International cosmetics brand Lush just removed eggs from all of its beauty products.
Egg is no joke – or “no yolk” – as Lush says. More than ever, consumers are choosing to go without the animal product due to its impact on the planet, human health, and the animals involved in the industry.
Listening to shifting consumer preferences, Lush has scrapped egg from the ingredients lists of six of its “fan favorite products,” making its entire range egg-free. In its place, “innovative animal-free alternatives” are taking center stage.
“All of our products are formulated to have specific benefits, so we knew that when searching for alternatives to eggs, we’d need to find ingredients that would do the job just as well,” the brand writes online.
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Bye-bye🥚! All of our products will now officially be egg-free. But never fear, your fave Lush goodies will be as effective as ever thanks to some egg-citing ingredient replacements. We tested the new egg-free formulas on human volunteers and…well, see for yourself via link in bio. 💕✨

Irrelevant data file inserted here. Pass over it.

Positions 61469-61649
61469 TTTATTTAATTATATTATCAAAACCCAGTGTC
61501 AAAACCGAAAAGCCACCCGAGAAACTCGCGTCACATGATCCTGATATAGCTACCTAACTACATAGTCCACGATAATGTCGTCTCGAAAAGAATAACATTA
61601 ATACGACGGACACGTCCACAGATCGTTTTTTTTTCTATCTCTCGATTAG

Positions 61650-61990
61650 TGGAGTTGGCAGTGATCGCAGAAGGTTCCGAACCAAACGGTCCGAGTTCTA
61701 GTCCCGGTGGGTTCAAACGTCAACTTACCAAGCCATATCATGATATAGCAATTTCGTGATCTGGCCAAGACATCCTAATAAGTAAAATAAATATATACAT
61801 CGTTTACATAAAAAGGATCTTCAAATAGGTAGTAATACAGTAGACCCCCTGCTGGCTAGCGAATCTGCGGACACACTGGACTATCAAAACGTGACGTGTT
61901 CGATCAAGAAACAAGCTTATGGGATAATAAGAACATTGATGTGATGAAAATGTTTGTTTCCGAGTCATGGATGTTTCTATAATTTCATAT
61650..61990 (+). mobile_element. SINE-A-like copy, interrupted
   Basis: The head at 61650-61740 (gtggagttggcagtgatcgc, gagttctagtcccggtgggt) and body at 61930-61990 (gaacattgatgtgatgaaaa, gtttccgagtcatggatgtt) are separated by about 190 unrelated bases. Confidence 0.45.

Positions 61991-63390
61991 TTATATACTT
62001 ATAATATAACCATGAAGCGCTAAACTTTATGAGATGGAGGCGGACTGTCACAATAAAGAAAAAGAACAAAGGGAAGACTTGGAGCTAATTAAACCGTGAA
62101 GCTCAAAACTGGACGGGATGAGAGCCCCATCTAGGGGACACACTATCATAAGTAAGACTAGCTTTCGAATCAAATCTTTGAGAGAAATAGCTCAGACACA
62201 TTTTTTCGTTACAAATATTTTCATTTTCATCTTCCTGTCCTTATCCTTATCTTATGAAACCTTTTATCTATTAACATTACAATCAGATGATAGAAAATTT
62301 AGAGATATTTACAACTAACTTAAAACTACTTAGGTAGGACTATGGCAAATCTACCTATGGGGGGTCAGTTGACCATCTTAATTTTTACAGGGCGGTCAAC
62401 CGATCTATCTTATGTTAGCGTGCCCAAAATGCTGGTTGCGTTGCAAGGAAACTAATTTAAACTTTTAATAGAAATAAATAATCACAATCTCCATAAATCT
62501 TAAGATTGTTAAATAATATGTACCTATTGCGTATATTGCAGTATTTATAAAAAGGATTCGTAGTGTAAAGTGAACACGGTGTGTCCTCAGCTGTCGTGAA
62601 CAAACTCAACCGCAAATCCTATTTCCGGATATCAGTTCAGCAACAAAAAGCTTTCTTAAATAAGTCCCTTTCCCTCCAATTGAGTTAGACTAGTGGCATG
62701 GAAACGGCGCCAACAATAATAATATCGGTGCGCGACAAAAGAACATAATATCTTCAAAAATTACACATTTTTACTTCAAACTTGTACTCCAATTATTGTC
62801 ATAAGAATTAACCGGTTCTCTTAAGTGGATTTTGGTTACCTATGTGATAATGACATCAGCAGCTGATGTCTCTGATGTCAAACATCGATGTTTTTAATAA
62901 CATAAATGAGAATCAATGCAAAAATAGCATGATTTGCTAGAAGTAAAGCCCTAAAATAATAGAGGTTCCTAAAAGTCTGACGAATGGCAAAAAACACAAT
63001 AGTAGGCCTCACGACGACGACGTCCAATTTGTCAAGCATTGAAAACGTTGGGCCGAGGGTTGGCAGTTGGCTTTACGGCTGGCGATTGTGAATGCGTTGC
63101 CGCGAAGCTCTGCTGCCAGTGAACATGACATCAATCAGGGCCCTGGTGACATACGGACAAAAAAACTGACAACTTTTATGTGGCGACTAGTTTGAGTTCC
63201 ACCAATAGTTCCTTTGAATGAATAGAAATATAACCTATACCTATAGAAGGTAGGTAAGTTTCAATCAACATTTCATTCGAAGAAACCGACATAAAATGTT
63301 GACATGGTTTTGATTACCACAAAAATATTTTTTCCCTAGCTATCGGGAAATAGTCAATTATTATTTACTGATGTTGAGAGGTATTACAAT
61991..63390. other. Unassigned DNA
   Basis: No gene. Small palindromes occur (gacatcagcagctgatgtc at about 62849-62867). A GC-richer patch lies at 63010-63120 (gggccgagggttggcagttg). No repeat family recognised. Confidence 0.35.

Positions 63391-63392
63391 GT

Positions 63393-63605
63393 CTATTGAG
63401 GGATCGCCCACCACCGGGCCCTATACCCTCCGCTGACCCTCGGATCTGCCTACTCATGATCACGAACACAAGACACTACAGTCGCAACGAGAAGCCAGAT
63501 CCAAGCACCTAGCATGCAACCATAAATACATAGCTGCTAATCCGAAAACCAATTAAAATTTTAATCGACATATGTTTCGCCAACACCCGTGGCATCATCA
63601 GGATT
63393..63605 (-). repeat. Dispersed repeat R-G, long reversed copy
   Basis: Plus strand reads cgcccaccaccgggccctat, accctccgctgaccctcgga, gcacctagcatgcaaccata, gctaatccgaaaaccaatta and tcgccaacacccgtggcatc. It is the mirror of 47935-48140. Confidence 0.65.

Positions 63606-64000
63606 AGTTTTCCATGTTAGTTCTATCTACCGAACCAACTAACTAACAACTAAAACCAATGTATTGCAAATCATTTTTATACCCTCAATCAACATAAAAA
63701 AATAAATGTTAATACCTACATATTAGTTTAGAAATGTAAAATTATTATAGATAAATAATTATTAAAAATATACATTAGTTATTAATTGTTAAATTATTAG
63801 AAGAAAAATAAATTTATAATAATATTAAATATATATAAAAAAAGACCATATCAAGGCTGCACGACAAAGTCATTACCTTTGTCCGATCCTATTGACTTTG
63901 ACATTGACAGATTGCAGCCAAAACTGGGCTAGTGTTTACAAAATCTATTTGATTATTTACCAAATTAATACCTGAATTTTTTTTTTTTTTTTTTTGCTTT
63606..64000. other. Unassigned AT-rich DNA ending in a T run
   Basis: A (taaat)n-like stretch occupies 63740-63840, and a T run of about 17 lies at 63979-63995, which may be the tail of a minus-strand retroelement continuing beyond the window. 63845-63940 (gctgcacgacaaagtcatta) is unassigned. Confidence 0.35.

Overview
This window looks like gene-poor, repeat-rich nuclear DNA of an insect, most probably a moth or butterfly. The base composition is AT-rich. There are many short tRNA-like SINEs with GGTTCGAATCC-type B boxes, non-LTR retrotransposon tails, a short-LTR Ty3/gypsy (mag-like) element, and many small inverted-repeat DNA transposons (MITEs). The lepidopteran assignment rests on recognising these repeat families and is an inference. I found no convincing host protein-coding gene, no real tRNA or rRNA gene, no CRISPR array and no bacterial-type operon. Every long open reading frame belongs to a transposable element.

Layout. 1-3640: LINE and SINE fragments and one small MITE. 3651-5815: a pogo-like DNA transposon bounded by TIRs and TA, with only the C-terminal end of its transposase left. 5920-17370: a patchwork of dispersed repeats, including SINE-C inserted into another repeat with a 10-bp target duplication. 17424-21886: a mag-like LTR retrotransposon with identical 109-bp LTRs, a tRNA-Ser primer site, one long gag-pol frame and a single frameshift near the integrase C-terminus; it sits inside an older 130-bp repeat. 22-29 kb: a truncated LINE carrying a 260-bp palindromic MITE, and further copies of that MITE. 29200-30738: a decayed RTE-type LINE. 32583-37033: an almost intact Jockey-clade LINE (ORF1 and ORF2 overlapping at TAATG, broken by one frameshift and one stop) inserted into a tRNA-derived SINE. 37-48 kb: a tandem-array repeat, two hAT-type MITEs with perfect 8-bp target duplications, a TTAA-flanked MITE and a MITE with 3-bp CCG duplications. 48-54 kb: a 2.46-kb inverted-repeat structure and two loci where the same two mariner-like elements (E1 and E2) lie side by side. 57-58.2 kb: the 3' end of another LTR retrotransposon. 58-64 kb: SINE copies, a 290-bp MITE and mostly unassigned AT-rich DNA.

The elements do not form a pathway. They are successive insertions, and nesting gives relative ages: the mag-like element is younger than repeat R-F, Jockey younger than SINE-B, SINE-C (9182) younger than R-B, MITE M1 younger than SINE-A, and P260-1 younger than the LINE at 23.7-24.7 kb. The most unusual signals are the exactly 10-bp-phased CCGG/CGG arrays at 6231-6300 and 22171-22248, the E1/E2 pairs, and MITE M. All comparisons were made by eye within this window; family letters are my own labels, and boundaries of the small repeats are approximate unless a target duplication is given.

Five new ingredients are being used to replace egg. Aquafaba, the viscous liquid found in cans of chickpeas, is used in all six of the reformulated products. Often used in baking, the plant-based ingredient adds strength to hair and helps balance “troubled” skin, Lush said.
Silken tofu is also used to swap out eggs. A softer, smoother form of tofu, the protein-packed ingredient brings a rich consistency to creams and helps to balance the skin.
The company is also using soy-based yogurt. Protein, B vitamins, and rich moisturizing properties are benefits of the ingredient, which is being used in its face masks.
Hydrolyzed wheat protein, a protein that can access cuticles of the hair shaft, and bentonite powder, a rich clay-turned-gel that helps masks spread evenly over skin, will also be used.
Lush sent the updated products along with the original formulas to some “human volunteers,” since the company does not engage in animal testing. Both were unlabeled and the volunteers couldn’t tell the difference. Many preferred the new versions, Lush said.
Lush’s line, though all-vegetarian, is not vegan yet; it still uses honey and lanolin (wool wax) in some of its recipes.
More consumers are choosing to buy cruelty-free, animal-free products; since 2013, there has been a 175 percent increase in vegan cosmetics. This year, British pharmacy chain Superdrug reported a 750 percent increase in the sales of vegan cosmetics.